From Terra Nullius to Terra Communis

Environmental Philosophy 11 (2):141-174 (2014)
Yogi Hendlin
University of California, San Francisco
This article argues that understanding “wild” land as terra nullius emerged during historical colonialism, entered international law, and became entrenched in national constitutions and cultural mores around the world. This has perpetuated an unsustainable and unjust human relationship to land no longer tenable in the post-Lockean era of land scarcity and ecological degradation. Environmental conservation, by valuing wild lands, challenges the terra nullius assumption of the vulnerability of unused lands to encroachment, while indigenous groups reasserting their rights to communal territories likewise contest individual property rights. South American case studies illustrate routinized terra nullius prejudices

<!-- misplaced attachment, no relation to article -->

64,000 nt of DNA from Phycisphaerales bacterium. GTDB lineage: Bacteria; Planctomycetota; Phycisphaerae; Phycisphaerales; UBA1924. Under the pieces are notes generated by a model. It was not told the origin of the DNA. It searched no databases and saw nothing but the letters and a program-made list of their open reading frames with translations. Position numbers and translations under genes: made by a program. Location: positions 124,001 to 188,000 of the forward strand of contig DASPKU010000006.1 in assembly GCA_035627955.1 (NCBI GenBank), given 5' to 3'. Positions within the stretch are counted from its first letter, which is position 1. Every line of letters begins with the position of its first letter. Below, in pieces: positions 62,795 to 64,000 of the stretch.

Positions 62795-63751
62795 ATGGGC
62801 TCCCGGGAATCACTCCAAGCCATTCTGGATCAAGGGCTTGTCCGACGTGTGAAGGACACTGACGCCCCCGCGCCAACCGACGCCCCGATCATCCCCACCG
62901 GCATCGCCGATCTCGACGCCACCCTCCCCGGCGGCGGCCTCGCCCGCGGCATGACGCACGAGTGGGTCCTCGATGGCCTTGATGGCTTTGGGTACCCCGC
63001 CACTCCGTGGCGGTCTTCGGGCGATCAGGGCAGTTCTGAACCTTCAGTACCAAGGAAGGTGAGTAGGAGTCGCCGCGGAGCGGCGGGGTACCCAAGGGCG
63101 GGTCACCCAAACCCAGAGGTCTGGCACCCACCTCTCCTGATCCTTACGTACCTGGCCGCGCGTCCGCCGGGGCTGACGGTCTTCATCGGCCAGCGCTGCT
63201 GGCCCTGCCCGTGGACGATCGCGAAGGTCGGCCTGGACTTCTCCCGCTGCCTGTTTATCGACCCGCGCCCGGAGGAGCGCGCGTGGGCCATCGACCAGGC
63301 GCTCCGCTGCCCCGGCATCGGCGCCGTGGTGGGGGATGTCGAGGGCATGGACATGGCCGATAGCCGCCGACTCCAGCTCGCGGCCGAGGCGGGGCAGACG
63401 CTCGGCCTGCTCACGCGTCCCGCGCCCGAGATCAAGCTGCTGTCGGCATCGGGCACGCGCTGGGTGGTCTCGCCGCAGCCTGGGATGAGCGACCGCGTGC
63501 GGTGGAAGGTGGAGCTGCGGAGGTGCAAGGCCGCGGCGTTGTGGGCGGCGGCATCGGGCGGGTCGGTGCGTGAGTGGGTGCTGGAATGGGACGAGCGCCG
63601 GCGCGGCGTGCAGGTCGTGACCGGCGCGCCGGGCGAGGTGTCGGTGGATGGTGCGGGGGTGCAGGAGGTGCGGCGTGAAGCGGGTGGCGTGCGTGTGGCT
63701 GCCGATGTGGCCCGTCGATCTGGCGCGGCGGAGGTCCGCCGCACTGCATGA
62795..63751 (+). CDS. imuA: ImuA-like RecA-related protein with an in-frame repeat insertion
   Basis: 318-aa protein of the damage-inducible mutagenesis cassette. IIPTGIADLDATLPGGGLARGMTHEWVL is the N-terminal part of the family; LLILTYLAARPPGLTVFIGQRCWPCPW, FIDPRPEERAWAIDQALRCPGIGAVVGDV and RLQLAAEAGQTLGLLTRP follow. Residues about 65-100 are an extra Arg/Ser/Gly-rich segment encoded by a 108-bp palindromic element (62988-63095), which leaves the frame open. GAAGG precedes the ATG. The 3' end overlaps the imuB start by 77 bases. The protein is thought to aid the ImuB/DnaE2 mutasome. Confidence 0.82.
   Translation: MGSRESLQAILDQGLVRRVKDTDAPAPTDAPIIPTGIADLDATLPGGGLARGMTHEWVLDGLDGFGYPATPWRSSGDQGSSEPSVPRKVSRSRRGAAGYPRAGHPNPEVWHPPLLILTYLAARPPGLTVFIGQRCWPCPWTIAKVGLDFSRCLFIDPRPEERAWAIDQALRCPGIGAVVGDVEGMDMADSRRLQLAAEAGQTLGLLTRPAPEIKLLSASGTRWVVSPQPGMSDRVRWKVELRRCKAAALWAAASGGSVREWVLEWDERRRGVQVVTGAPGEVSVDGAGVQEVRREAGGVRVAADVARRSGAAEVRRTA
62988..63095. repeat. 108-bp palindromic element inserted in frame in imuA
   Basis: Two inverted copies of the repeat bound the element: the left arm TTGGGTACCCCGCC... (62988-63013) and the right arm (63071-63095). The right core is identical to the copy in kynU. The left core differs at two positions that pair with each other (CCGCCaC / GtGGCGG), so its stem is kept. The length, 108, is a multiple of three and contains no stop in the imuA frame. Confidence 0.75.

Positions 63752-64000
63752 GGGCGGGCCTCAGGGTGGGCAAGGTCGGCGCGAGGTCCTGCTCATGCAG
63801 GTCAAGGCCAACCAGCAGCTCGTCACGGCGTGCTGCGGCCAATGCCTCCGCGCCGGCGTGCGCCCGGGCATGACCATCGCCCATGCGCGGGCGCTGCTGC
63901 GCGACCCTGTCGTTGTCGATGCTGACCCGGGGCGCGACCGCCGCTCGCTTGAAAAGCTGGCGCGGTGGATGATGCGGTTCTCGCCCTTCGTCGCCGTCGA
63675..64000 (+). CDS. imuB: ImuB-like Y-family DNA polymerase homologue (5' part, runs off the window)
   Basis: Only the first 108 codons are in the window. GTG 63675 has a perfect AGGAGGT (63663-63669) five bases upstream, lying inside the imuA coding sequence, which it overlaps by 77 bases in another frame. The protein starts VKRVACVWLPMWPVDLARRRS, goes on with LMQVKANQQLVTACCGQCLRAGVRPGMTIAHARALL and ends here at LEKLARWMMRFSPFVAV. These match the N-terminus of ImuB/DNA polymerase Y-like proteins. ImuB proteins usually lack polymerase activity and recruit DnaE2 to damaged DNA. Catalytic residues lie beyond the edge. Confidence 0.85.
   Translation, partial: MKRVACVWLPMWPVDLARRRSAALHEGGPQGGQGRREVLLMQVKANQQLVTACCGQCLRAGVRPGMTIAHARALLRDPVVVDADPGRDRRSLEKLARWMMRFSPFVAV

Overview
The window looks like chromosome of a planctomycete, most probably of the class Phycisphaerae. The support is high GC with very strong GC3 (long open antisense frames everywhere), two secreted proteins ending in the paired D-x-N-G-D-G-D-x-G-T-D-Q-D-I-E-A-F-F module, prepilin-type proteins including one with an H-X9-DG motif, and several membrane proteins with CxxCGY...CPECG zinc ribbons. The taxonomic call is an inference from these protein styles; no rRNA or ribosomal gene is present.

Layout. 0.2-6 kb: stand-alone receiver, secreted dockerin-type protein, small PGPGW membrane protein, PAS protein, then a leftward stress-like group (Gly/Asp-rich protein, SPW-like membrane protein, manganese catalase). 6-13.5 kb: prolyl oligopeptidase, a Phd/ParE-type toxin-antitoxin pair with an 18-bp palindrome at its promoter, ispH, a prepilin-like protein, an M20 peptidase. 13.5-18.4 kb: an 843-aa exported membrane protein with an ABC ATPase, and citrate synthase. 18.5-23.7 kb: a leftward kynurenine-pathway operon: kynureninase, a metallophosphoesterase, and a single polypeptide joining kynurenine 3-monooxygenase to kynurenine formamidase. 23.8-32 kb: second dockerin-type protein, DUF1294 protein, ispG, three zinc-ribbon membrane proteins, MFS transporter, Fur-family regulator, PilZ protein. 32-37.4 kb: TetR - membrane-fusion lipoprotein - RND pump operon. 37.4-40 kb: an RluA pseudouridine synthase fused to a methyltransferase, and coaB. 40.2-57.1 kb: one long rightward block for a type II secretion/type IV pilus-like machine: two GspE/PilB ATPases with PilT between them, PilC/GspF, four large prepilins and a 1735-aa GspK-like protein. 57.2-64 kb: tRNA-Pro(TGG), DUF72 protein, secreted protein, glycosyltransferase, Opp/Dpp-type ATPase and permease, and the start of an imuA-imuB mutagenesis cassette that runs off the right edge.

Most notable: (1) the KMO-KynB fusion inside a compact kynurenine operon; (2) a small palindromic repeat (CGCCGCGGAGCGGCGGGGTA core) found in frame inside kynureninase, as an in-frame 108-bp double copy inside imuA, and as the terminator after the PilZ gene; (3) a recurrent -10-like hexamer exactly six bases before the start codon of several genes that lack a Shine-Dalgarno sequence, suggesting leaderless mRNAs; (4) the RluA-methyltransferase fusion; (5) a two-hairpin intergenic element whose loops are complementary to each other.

Keywords terra nullius  locke  ecosystem services  terra communis  latin america  colonialism  law of nations  legitimation  conservation  indigenous rights
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DOI 10.5840/envirophil20143205
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